The Red Cross Emergency App has been incredibly helpful with disaster relief in the recent times. It gives survivors weather updates, preparedness information and safety tips. The Red Cross credits the application for saving several lives in the United States.
The Future of Prediction Technologies
Fatalities and injuries from natural disasters can be reduced if the disaster can be predicted and advance warning given to people in the danger zone. Several disaster prediction technologies have been developed over the years.
Wildfire Prediction, for instance, was developed by the National Center for Atmospheric Research to predict wildfires through computer simulation. The computer model is updated every 12 hours with the latest satellite data and observations, thereby allowing scientists to issue forecasts and warnings.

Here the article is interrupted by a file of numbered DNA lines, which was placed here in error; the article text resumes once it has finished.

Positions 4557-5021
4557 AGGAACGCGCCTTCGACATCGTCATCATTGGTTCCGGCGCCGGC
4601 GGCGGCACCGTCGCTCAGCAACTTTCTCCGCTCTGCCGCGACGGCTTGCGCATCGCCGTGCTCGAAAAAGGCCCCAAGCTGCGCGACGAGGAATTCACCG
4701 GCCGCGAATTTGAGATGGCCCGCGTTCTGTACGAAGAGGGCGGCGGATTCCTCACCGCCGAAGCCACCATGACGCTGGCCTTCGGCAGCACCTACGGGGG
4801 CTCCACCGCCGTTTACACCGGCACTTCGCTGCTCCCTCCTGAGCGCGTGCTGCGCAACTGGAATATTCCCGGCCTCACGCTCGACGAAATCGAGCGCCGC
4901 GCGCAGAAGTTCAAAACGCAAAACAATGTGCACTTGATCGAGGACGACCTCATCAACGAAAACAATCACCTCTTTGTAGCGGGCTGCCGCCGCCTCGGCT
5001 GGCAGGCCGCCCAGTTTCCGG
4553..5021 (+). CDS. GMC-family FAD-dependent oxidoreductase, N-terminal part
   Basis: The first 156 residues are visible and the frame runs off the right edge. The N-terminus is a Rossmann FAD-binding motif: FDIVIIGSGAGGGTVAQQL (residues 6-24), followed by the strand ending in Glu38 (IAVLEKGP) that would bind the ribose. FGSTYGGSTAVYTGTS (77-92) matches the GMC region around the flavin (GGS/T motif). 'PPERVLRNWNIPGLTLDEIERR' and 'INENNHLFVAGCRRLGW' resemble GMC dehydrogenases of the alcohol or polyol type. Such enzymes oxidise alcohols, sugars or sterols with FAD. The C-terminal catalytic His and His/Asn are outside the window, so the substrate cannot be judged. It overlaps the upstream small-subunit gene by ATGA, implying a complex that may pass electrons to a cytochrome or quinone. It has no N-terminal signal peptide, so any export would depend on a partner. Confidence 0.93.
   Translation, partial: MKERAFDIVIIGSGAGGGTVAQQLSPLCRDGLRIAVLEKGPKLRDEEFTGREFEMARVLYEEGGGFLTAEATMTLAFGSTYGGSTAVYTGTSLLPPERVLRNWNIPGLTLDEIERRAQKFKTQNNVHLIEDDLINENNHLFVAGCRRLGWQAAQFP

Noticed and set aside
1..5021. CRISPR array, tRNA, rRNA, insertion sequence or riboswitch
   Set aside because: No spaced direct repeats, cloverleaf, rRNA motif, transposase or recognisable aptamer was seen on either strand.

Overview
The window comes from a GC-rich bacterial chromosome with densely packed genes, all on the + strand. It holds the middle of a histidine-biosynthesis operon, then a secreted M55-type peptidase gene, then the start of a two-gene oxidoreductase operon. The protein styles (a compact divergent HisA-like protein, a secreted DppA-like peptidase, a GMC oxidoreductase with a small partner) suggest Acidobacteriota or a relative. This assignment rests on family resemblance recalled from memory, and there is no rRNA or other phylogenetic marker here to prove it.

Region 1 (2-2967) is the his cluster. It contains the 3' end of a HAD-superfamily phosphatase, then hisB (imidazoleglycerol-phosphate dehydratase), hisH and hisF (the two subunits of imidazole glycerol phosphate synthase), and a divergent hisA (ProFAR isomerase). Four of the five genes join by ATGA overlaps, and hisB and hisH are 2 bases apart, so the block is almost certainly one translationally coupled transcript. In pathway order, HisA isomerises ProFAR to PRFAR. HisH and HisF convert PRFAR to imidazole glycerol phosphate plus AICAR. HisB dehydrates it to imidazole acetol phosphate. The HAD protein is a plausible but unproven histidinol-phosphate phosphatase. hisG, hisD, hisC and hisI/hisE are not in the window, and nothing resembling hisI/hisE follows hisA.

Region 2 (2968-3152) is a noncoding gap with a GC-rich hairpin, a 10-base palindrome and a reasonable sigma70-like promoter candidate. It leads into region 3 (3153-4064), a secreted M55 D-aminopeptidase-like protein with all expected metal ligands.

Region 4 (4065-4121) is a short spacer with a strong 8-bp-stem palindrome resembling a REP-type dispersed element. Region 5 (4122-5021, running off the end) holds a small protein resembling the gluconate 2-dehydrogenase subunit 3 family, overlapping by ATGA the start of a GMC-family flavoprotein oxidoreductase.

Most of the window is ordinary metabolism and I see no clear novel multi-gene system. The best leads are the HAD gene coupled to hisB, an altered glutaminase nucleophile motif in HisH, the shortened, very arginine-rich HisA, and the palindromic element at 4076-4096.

Flood Prediction uses radar, streamflow computer simulations and highly detailed computer model weather simulations. The predictions can be used by decision-makers to decide whether or not to issue warnings.
Earthquake Prediction is part of an earthquake early warning system developed by the U.S. Geological Survey. The system uses high-grade ground motion sensors. A popular example of an earthquake warning system is California’s SHAKEALERT.Read more